12. 12.
    Samaan NA, Buzdar AU, Aldinger KA, Schultz PN, Yang KP, Romsdahl MM, Martin R: Estrogen receptor: a prognostic factor in breast cancer. Cancer 47(3): 554-560, 1981Google Scholar
  13. 13.
    Holmes FA, Fritsche HA, Loewy JW: Measurement of estrogen and progesterone receptors in human breast tumors: enzyme immunoassay versus binding assay. J Clin Oncol 8: 1025-1035, 1990Google Scholar
  14. 14.
    Grambsch PM, Therneau TM: Proportional hazards tests and diagnostics based on weighted residuals. Biometrika 81: 515-526, 1994Google Scholar
  15. 15.
    Hess KR: Graphical methods for assessing violations of the proportional hazards assumption in Cox regression. Stat Med 14: 1707-1723, 1995Google Scholar
  16. 16.
    Hess KR, Serachitopol DM, Brown BW: Hazard function estimators: a simulation study. Stat Med 18(22): 3075-3088, 1999Google Scholar
  17. 17.
    Mueller HG, Wang JL: Hazard rate estimation under random censoring with varying kernels and bandwidth. Biometrics 50: 61-76, 1994Google Scholar
  18. 18.
    Therneau T, Grambsch P, Fleming T: Martingale based residuals for survival models. Biometrika 77: 147-160, 1990Google Scholar
  19. 19.
    Breiman L, Friedman JH, Olshen RA, Stone CJ: Classification and Regression Trees. Chapman and Hall, New York, NY, 1984Google Scholar
  20. 20.
    Hähnel R, Woodings T, Vivian AB: Prognostic value of estrogen receptors in primary breast cancer. Cancer 44(2): 671-675, 1979Google Scholar
  21. 21.
    Aamdal S, Børmer O, Jørgensen O: Estrogen receptors and long-term prognosis in breast cancer. Cancer 53: 2525-2529, 1984Google Scholar
  22. 22.
    Klintenberg C, Stål O, Nordenskjöld B, Wallgren A, Arvidsson S, Skoog L: Proliferative index, cytosol estrogen receptor and axillary node status as prognostic predictors in human mammary carcinoma. Breast Cancer Res Treat 7(Suppl): S99-S106, 1986Google Scholar
  23. 23.
    Winstanley J, Cooke T, Murray GD, Platt-Higgins A, George WD, Holt S, Myskov M, Spedding A, Barraclough BR, Rudland PS: The long term prognostic significance of oestrogen receptor analysis in early carcinoma of the breast. B J Cancer 64(1): 99-101, 1991Google Scholar
  24. 24.
    Howell A, Barnes DM, Harland RN, Reford J, Bramwell VH, Wilkinson MJ, Swindell R, Crowther D, Sellwood RA: Steroid-hormone receptors and survival after first relapse in breast cancer. Lancet 1(8377): 588-591, 1984Google Scholar
  25. 25.
    Blamey RW, Bishop HM, Blake JR, Doyle PJ, Elston CW, Haybittle JL, Nicholson RI, Griffiths K: Relationship between primary breast tumor receptor status and patient survival. Cancer 46(12 Suppl): 2765-2769, 1980Google Scholar
  26. 26.
    Saez S, Cheix F, Asselain B: Prognostic value of estrogen and progesterone receptors in primary breast cancer. Breast Cancer Res Treat 3: 345-354, 1983Google Scholar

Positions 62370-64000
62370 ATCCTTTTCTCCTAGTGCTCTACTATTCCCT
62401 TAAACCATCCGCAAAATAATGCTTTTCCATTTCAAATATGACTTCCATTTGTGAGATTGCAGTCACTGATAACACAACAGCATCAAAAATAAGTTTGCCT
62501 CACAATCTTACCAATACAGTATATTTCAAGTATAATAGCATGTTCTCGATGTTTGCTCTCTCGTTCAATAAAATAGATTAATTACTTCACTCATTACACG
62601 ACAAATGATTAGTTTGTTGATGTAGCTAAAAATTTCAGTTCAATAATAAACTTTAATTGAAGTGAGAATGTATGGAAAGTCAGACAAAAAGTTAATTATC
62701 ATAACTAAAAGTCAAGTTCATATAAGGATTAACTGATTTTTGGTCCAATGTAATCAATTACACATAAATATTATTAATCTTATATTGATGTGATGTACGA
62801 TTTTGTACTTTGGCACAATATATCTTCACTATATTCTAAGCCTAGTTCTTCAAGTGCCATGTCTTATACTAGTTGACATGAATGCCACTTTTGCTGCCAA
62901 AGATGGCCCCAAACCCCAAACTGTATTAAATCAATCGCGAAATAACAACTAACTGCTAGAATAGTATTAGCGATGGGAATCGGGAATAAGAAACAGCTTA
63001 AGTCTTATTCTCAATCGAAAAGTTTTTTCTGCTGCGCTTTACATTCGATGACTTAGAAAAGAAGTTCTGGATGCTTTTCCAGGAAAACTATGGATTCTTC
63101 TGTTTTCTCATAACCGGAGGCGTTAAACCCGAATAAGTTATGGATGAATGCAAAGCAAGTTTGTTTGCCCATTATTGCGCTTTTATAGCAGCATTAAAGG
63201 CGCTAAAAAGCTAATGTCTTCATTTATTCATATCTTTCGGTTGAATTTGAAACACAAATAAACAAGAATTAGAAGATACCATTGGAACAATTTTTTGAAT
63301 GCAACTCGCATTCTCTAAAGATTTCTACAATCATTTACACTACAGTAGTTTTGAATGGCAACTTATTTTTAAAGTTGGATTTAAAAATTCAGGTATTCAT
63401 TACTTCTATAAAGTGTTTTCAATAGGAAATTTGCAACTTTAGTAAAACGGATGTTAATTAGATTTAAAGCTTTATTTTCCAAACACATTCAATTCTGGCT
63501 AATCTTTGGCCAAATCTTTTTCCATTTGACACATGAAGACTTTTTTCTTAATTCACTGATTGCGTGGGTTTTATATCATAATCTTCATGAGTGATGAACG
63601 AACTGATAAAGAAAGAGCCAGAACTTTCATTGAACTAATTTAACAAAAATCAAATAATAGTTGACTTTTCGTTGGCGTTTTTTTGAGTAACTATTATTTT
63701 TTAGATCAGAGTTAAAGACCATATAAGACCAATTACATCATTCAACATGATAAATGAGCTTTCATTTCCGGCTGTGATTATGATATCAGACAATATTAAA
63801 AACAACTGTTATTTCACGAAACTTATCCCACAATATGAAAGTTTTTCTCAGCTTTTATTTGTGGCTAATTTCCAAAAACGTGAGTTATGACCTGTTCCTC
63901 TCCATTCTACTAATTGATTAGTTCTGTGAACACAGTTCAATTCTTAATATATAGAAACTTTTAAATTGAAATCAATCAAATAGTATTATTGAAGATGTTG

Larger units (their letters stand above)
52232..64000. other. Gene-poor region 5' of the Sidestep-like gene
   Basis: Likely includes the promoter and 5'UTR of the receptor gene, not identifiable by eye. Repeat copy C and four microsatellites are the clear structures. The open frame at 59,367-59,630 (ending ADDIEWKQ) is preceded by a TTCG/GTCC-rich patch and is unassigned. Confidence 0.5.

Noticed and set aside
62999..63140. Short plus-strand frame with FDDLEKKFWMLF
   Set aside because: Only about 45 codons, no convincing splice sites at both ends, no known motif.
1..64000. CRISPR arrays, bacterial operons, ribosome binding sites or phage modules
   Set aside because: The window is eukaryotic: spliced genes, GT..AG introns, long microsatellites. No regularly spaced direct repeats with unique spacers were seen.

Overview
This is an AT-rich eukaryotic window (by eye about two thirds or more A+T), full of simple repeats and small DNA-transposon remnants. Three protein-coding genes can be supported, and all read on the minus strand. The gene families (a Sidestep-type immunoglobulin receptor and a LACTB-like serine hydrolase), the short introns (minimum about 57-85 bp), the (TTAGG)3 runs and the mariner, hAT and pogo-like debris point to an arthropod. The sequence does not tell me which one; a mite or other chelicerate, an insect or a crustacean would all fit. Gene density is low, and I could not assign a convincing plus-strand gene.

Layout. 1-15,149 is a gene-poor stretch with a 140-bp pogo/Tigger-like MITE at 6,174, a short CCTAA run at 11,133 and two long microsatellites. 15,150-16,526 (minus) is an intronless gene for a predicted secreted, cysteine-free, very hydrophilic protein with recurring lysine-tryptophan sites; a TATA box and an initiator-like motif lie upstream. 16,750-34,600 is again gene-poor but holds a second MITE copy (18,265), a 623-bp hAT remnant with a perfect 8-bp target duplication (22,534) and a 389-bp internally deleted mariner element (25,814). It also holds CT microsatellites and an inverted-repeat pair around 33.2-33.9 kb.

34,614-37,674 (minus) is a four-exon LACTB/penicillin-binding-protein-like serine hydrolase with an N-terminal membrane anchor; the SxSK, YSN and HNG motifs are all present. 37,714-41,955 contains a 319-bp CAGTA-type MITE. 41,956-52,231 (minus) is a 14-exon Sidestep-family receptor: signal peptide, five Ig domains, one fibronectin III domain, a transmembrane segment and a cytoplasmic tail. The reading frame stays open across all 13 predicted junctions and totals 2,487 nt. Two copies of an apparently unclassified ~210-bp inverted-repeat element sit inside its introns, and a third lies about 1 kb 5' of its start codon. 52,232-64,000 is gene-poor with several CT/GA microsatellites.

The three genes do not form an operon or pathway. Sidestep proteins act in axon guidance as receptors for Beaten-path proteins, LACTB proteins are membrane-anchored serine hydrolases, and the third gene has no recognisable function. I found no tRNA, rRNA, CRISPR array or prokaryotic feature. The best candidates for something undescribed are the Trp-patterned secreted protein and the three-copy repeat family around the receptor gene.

27. 27.
    Von Maillot K, Horke W, Prestele H: Prognostic significance of the steroid receptor content in primary breast cancer. Arch Gynecol Obstet 231: 185-190, 1982Google Scholar
  28. 28.
    Andersen J, Thorpe SM, Rose C, Christensen I, Rasmussen BB, Poulsen HS: Estrogen receptor in primary breast cancer estimated in paraffin-embedded tissue. A study of its usefulness compared to dextran-coated charcoal assay. Acta Oncol 30(6): 685-690, 1991Google Scholar
  29. 29.
    Cowen PN, Teasdale J, Jackson P, Reid BJ: Oestrogen receptor in breast cancer: prognostic studies using a new immunohistochemical assay. Histopathology 17(4): 319-325, 1990Google Scholar
  30. 30.
    Ciatto S, Palli D, Iossa A, Pacini P, Cataliotti L, Distante V, Teglia C, Caridi G, Messeri G: Prognostic significance of estrogen receptor determination in primary breast cancer. Radiother Oncol 12(3): 187-192, 1988Google Scholar
  31. 31.
    Clark GM, Wenger CR, Beardslee S, Owens MA, Pounds G, Oldaker T, Vendely P, Pandian MR, Harrington D, McGuire WL: How to integrate steroid hormone receptor, flow cytometric, and other prognostic information in regard to primary breast cancer. Cancer 71(6 Suppl): 2157-2162, 1993Google Scholar
  32. 32.
    Hawkins RA, White G, Bundred NJ, Dixon JM, Miller WR, Stewart HJ, Forrest AP: Prognostic significance of oestrogen and progestogen receptor activities in breast cancer. Br J Surg 74(11): 1009-1013, 1987Google Scholar
  33. 33.
    Butler JA, Bretsky S, Menendez-Botet C, Kinne DW: Estrogen receptor protein of breast cancer as a predictor of recurrence. Cancer 55(6): 1178-1181, 1985Google Scholar
  34. 34.
    Parl FF, Schmidt BP, Dupont WD, Wagner RK: Prognostic significance of estrogen receptor status in breast cancer in relation to tumor stage, axillary node metastasis, and histopathologic grading. Cancer 54(10): 2237-2242, 1984Google Scholar
  35. 35.
    Clark GM, Sledge GWJr, Osborne CK, McGuire WL: Survival from first recurrence: relative importance of prognostic factors in 1015 breast cancer patients. J Clin Oncol 5(1): 55-61, 1987Google Scholar
  36. 36.